CSU board approves SDSU Mission Valley financing plan, environmental analysis

Rendering+of+the+SDSU+Innovation+District+in+Mission+Valley.

Photo courtesy of SDSU

Rendering of the SDSU Innovation District in Mission Valley.

by Jeanette Giovanniello, Staff Writer

San Diego State’s plan for a Mission Valley expansion project progressed again Wednesday after the California State University Board of Trustees unanimously approved the university’s financing plan and environmental analysis.

The vote allows SDSU to move forward with its 135-acre university expansion project once it clears a final hurdle with city leaders — a finalized purchase and sale agreement.

“This day is the culmination of extensive work by SDSU and CSU staff, the City of San Diego and the many supporters of SDSU Mission Valley who recognized this as an invaluable opportunity for SDSU to expand and better serve its academic mission and the community,” SDSU President Adela de la Torre said.

The approved financing plan includes the cost of the property acquisition and the construction of the site’s infrastructure.

At a total cost of $3 billion, the school’s initial investment towards the project is $300 million.

These costs will be paid by short-term financing and revenue bonds issued by the CSU, which would then be repaid by university revenues through public-private partnerships at the Mission Valley site.

The university says the finances will not rely on taxpayer dollars or student tuition fees.

To finalize the purchase and sale agreement, CSU Chancellor Timothy White is set to negotiate a deal with the city of San Diego. The university submitted an increased offer for the SDCCU Stadium site of $87.7 million at a council meeting in November.

City leaders must vote to finalize the agreement before the sale and transfer of the land to the university can proceed.

The board also approved the university’s final Environmental Impact Report that was released earlier this month. The document reviews the development’s short- and long-term effect on air quality, wildlife and other ecological elements, as well as the use of hazardous materials and emissions.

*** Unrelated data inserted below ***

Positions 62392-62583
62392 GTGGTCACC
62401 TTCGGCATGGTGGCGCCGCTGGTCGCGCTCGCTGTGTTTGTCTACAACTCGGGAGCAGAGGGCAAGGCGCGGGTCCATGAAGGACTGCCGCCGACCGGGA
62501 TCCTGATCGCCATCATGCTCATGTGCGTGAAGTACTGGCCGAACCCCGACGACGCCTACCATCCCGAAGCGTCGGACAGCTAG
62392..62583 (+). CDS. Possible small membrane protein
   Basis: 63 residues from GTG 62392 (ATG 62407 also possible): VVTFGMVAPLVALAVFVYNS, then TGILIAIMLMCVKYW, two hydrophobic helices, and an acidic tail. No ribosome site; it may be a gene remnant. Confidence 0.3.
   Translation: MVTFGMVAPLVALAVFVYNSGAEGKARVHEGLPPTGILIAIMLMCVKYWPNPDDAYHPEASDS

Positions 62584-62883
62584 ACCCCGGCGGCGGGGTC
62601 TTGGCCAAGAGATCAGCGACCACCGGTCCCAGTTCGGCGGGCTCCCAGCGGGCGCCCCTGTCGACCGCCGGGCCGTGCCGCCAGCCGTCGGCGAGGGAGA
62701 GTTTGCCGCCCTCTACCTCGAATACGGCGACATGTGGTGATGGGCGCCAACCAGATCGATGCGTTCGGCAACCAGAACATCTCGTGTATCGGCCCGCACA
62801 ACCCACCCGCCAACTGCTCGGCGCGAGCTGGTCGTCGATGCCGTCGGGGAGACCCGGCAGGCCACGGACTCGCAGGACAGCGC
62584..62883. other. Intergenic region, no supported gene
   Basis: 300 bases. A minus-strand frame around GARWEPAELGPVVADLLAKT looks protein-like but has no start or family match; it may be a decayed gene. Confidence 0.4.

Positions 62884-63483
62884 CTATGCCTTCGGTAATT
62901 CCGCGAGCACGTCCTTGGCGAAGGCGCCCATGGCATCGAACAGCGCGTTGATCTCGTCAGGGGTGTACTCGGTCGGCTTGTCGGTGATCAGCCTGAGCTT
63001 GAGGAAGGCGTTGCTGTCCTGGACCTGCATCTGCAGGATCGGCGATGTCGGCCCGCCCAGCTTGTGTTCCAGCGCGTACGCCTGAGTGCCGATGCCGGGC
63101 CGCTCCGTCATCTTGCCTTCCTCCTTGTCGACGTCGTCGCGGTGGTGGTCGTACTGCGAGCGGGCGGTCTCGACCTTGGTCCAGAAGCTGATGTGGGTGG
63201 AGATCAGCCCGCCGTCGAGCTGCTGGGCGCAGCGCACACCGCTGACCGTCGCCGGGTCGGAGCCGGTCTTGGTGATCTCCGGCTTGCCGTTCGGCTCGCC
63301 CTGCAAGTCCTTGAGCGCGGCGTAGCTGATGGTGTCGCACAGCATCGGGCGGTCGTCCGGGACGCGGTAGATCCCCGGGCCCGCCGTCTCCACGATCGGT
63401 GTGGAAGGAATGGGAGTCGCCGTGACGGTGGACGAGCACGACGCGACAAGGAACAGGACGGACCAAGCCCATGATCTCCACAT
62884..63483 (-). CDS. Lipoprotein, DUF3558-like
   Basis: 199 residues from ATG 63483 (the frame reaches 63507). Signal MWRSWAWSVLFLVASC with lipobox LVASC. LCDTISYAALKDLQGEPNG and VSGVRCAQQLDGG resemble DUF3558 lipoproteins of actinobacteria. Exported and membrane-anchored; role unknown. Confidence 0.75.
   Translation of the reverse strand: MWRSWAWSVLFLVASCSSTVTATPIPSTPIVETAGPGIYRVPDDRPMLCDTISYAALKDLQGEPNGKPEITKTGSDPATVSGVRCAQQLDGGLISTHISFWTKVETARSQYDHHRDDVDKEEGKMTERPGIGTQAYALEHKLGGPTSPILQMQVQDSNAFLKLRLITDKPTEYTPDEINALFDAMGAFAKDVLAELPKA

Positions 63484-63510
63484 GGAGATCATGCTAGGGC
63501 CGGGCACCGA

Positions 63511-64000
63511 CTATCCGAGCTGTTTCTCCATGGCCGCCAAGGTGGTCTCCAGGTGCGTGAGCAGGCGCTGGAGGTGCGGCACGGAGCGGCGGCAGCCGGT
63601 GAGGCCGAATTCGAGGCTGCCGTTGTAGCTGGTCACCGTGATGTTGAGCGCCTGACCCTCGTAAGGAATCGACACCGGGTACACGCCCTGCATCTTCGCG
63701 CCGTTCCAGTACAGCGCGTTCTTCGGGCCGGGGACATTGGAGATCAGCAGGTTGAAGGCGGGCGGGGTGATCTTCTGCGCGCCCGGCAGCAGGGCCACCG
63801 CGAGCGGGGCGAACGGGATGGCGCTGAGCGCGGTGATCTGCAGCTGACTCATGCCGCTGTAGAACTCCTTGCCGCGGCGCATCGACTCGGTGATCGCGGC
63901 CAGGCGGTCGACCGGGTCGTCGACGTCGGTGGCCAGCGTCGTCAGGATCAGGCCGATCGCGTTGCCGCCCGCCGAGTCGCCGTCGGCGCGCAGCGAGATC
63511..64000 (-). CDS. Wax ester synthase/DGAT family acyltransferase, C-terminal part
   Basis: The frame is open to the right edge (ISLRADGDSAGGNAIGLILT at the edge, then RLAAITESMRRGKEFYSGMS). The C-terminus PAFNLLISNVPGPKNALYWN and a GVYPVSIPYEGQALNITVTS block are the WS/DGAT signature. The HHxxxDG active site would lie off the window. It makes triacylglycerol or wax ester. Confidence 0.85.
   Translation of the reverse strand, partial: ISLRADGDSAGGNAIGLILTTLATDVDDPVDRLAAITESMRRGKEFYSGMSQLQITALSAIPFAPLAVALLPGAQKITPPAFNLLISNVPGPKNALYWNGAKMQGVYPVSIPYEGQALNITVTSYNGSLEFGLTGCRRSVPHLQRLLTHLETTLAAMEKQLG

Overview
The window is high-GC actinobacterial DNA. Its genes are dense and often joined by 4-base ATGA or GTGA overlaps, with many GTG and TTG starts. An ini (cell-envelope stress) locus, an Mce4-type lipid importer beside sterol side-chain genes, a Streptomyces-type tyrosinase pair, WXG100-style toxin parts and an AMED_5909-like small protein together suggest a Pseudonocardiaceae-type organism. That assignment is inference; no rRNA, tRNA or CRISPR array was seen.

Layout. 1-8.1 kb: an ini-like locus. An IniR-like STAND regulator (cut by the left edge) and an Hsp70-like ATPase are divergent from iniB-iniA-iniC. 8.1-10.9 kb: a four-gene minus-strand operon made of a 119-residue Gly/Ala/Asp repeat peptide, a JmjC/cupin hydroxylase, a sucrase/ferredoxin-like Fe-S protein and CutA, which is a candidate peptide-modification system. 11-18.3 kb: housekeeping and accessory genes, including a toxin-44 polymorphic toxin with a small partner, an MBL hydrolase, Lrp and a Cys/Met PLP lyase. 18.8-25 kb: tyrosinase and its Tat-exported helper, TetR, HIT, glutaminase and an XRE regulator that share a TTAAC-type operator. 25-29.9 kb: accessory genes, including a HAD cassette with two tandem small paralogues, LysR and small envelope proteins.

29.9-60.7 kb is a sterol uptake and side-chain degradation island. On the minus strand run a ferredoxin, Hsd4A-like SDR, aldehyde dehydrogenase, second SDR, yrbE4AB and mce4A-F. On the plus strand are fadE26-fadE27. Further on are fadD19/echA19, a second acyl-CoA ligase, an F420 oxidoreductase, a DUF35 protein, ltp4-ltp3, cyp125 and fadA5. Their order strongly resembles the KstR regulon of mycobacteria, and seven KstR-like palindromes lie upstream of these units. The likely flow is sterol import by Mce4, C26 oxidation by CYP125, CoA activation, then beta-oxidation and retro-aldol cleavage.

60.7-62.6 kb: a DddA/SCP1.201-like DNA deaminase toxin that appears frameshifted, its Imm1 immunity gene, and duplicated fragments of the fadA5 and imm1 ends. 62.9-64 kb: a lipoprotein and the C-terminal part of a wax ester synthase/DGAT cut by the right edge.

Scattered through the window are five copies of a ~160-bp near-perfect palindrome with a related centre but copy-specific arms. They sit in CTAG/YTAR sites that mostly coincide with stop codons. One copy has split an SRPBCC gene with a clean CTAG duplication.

The university’s final EIR calls for sustainable development — with limits placed on the use of natural gas while electrifying buildings and vehicles. The project will include new protected bike lanes on Rio San Diego Drive and additional bike lanes to ensure a continuous bike path exists between the two university campuses.

The report also includes possible traffic solutions around the new development, proposing to reconstruct intersections that surround the site area and upgrade traffic signs and cameras. The university also agreed to build a Fenton Parkway Bridge to increase traffic flow in the surrounding area.

Aside from campus facilities that will support up to 20,000 new students, the Mission Valley site will include student housing, a hotel, a 35,000 seat multi-use stadium and 80 acres of parks and open space. Inside this space will be an expansive 34-acre River Park built by SDSU — to be owned by the city.

“I am confident that the Mission Valley project will prove transformative for SDSU and its students, and I believe the Board’s unanimity reflects the fact that the goals of the project so closely track the broader mission and ideals of the CSU,” the Chair of the Board of Trustees Adam Day said.

San Diego Mayor Kevin Faulconer was also present at the meeting and voiced his support for the university’s expansion plans.

“We are within grasp of a modern multi-use stadium, a world-class river park for all San Diegans to enjoy and a world-class education and research hub to ensure the SDSU legacy lives on for generations to come,” Faulconer said. “Today we take another step toward bringing that vision to life.”

If the school sets the deal with the city, the project is set to break ground early this year, according to the university.

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